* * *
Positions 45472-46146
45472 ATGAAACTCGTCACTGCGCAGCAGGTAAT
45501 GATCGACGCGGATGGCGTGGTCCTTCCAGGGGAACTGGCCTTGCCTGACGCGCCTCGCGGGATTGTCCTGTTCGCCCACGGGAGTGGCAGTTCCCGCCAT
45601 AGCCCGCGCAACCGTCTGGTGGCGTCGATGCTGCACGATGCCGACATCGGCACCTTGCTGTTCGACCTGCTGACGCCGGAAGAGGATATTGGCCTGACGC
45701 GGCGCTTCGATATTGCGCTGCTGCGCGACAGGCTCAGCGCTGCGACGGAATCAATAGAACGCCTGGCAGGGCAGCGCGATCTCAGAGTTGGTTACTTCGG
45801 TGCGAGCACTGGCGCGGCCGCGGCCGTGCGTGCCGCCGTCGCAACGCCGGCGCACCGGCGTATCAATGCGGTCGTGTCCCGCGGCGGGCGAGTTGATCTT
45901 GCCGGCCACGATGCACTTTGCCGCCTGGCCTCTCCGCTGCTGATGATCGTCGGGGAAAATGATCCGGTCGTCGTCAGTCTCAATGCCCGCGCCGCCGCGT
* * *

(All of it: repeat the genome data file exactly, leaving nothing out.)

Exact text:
Positions 45472-46146
45472 ATGAAACTCGTCACTGCGCAGCAGGTAAT
45501 GATCGACGCGGATGGCGTGGTCCTTCCAGGGGAACTGGCCTTGCCTGACGCGCCTCGCGGGATTGTCCTGTTCGCCCACGGGAGTGGCAGTTCCCGCCAT
45601 AGCCCGCGCAACCGTCTGGTGGCGTCGATGCTGCACGATGCCGACATCGGCACCTTGCTGTTCGACCTGCTGACGCCGGAAGAGGATATTGGCCTGACGC
45701 GGCGCTTCGATATTGCGCTGCTGCGCGACAGGCTCAGCGCTGCGACGGAATCAATAGAACGCCTGGCAGGGCAGCGCGATCTCAGAGTTGGTTACTTCGG
45801 TGCGAGCACTGGCGCGGCCGCGGCCGTGCGTGCCGCCGTCGCAACGCCGGCGCACCGGCGTATCAATGCGGTCGTGTCCCGCGGCGGGCGAGTTGATCTT
45901 GCCGGCCACGATGCACTTTGCCGCCTGGCCTCTCCGCTGCTGATGATCGTCGGGGAAAATGATCCGGTCGTCGTCAGTCTCAATGCCCGCGCCGCCGCGT